Friday, July 03, 2015

Another great Liberal byelection victory in Hampton Wick

Photo by Sunil060902 
Last night Geraldine Locke gained the Hampton Wick ward of Richmond upon Thames Borough Council for the Liberal Democrats. Until last night, I believe, it was the safest Conservative ward in the Twickenham constituency.

The result in full;

Liberal Democrats     1189     (42.96%)
Conservative             1081    (39.05%)
Green Party                237     (8.56%)
Labour Party               185     (6.68%)
UKIP                           69     (2.49%)
Independent                  7      (0.25%)

The ALDC website tells us all about Geraldine.

It says that though
"the vision and values of the Lib Dems has always been close to her heart, it was the loss of Vince Cable at the recent election that galvanised her into joining the party".
But then in local  it is often a case of identifying the people you would like to stand for you first and persuading them to join the party aferwards.

Anyway, congratulations to Geraldine Locke and everyone concerned in a victory that give me hope that talk of a Liberal Democrat revival is more than wishful thinking.

But the attentive reader will have noticed that the headline of this post refers to "another" great by-election in Hampton Wick. Let me explain...

In 1983 and 1984 I was living in Kew (well, North Sheen) and have great memories of the night the Alliance took control of Richmond council.

Up until 10 November 1983 the Conservatives had been clinging on to control of the council thanks to the Mayor's casting vote. Then one of their councillors from Hampton Wick died and the Liberal Party (as part of the Alliance) won the resultant by-election and took Richmond.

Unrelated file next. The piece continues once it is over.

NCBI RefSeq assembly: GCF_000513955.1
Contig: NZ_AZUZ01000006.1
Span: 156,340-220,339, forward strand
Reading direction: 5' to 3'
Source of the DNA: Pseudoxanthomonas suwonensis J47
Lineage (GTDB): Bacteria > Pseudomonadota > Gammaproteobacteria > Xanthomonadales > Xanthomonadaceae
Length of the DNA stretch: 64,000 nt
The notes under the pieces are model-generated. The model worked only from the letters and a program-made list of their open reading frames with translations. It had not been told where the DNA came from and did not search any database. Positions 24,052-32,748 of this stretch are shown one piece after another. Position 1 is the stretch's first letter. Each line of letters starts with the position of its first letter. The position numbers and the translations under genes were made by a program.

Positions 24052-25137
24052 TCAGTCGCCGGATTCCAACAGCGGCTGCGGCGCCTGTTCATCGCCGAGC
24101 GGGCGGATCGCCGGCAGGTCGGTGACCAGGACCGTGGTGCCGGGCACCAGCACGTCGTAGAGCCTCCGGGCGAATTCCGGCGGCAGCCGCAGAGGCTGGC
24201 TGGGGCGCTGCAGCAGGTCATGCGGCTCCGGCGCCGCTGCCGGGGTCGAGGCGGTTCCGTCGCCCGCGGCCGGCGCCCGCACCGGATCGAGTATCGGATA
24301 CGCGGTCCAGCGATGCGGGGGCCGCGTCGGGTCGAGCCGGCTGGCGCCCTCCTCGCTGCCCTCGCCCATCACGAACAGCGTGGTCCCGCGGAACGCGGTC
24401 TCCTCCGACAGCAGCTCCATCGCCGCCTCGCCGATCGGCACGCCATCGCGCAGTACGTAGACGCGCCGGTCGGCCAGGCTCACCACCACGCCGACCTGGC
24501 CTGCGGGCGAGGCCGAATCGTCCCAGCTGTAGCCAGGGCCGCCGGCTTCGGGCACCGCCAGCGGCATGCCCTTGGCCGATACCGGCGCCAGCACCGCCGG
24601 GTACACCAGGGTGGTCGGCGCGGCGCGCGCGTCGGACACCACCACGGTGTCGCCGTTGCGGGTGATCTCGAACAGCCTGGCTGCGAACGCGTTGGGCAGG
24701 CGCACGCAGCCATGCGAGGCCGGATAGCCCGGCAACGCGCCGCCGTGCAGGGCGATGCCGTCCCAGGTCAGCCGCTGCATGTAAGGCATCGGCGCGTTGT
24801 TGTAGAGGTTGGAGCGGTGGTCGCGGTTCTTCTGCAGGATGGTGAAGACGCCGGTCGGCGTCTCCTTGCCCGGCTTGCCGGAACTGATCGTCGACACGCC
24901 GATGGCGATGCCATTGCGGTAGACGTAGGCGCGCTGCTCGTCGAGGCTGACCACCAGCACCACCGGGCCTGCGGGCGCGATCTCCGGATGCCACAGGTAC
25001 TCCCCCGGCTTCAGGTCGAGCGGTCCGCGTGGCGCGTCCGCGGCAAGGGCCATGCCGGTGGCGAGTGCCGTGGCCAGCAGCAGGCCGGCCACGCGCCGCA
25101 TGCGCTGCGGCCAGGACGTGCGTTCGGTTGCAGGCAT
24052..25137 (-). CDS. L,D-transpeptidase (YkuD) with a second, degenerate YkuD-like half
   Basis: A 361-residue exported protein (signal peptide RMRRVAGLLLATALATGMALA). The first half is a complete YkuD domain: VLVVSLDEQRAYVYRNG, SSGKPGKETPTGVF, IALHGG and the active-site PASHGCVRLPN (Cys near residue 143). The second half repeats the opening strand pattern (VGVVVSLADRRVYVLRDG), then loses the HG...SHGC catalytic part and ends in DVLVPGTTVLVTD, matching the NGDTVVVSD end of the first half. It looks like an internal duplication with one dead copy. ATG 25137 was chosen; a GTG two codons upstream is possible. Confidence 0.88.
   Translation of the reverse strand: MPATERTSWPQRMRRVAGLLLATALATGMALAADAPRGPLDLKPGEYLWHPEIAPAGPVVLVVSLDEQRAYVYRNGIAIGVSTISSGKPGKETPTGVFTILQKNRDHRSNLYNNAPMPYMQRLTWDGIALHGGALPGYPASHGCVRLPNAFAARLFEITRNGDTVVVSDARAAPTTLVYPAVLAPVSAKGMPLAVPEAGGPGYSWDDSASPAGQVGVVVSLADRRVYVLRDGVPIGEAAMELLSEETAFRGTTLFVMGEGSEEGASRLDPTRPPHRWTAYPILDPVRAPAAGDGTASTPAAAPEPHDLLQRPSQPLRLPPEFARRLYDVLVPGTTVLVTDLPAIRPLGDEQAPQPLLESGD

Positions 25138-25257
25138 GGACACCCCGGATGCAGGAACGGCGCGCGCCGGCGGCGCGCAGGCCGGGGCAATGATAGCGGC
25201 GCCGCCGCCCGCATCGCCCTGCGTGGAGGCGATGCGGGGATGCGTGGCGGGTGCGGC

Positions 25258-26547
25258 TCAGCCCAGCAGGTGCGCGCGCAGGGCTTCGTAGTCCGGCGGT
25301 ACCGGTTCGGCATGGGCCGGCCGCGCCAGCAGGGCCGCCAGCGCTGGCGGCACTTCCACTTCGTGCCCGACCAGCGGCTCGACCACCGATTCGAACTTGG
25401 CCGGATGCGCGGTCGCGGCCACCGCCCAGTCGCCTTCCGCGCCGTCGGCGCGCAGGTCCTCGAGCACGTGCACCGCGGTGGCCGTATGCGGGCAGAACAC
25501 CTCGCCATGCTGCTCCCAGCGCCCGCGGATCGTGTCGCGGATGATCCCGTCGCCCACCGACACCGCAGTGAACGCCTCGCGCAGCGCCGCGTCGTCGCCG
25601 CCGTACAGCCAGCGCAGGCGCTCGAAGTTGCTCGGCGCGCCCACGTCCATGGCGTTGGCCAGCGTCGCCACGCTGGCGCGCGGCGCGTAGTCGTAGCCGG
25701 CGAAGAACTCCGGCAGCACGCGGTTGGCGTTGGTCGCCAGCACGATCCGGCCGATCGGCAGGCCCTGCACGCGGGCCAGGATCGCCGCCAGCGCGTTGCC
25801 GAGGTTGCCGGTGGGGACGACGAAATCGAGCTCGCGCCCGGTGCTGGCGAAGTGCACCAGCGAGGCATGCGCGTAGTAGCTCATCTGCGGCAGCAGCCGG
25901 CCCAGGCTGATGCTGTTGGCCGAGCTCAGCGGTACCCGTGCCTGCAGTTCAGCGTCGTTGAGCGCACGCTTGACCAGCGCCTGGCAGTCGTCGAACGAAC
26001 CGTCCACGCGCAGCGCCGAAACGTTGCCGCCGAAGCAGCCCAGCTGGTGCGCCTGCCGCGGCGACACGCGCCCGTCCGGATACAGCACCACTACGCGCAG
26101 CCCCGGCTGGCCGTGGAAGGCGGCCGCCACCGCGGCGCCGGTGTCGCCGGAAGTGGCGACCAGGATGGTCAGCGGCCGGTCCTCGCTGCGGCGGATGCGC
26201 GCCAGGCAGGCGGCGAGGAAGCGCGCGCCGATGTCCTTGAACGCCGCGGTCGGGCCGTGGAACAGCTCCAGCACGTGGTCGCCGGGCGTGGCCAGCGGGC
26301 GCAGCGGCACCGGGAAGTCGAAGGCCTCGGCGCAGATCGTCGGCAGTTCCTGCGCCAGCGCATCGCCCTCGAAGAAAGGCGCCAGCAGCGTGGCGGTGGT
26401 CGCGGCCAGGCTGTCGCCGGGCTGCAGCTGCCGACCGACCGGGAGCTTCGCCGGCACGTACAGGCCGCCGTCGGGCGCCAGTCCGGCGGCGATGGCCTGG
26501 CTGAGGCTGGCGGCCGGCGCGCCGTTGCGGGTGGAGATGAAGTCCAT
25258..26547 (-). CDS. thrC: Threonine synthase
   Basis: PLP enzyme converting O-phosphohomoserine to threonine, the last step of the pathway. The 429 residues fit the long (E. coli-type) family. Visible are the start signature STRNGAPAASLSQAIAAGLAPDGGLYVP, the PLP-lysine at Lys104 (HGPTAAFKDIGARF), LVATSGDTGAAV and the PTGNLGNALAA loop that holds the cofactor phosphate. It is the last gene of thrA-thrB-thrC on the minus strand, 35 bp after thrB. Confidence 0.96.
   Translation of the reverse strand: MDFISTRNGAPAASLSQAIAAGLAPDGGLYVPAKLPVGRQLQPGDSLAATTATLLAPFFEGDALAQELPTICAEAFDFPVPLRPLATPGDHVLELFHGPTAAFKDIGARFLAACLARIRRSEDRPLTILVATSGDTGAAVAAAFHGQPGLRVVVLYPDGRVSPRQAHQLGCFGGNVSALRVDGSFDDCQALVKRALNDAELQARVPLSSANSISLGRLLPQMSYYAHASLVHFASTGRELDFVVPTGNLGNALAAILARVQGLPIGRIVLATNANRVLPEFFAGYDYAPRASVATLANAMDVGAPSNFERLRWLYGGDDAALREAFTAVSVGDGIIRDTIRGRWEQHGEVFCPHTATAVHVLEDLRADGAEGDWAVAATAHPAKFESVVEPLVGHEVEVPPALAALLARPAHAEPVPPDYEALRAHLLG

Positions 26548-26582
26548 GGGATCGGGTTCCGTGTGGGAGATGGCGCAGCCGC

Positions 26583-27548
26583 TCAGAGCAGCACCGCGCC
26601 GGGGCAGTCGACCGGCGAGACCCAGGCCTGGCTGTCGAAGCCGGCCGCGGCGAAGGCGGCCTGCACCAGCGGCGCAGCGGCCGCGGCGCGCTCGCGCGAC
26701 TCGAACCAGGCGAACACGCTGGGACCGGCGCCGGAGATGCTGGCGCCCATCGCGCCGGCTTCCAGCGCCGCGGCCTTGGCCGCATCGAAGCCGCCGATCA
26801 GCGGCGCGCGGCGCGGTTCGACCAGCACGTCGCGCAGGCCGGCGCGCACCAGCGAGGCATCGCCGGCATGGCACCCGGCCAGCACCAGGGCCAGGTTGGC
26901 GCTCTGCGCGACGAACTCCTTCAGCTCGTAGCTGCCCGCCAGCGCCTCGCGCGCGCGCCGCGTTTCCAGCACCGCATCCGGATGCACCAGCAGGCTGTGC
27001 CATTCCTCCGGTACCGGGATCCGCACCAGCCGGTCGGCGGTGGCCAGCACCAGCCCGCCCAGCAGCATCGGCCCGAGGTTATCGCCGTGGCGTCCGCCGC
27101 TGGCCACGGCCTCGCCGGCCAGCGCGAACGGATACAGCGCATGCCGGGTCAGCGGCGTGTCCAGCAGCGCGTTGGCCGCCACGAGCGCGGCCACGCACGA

It must have been the first time the Liberals had run a London borough since... I have no idea when.

Out victorious candidate was a pleasant young Australian dentist called Ted Garside. I can remember cycling down the Thames towpath to his house to help in the byelection.

I also have clear memories of the formidable Pat Wainwright (Richmond's agent) not allowing me home until I had made the evening's canvassed returns tallied both across and down on her spreadsheet. (This was before the days of EARS and personal computers, kids.)

Why was Richmond's agent in charge of a by-election in Twickenham? I had a vague memory that there had been a second by-election in Twickenham that night, and I was right.

The byelection section at the end of a London Borough Council Elections 8 May 1986 document shows that there was also a contest in Hampton Nursery that night, which resulted in an Alliance hold.

No doubt that was where the Twickenham agent was. It also explains why we had not taken control as soon as the Hampton Wick seat fell vacant.
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So well done Geraldine Locke. Let us hope her victory is the first step on the long road to taking back the council and both parliamentary constituencies.


John Nicholson said...

I was there, too. In those days, the Richmond side of the borough was the Liberal powerhouse, and Twickenham lagged well behind in terms of councillors and also in election results (In the 1983 general election, the Alliance candidate Alan Watson came within 74 votes of winning Richmond; in Twickenham, the candidate John Waller was 2nd but well behind the Tory). Hence, Pat Wanwright's formidable skills were brought across to help. The candidate in Hampton Nursery, Maureen Woodriff, held the seat for 19 years before standing down. Unfortunately, Ted Garside did not hold on in Hampton wick for quite so long...

Jonathan Calder said...

All true, John. But didn't Twickenham have a formidable woman agent of their own in those days?

Ken McArthur said...

Congratulations Geraldine Locke for winning the ward where I was born and raised into a Liberal. I had left for University, and my parents had moved to Scotland by the time that last byelection. I think my father was a little unhappy it was not him standing. He had been a Liberal Councillor locally on the then Twickenham council, in the sixties, and had worked and waited for power locally for decades.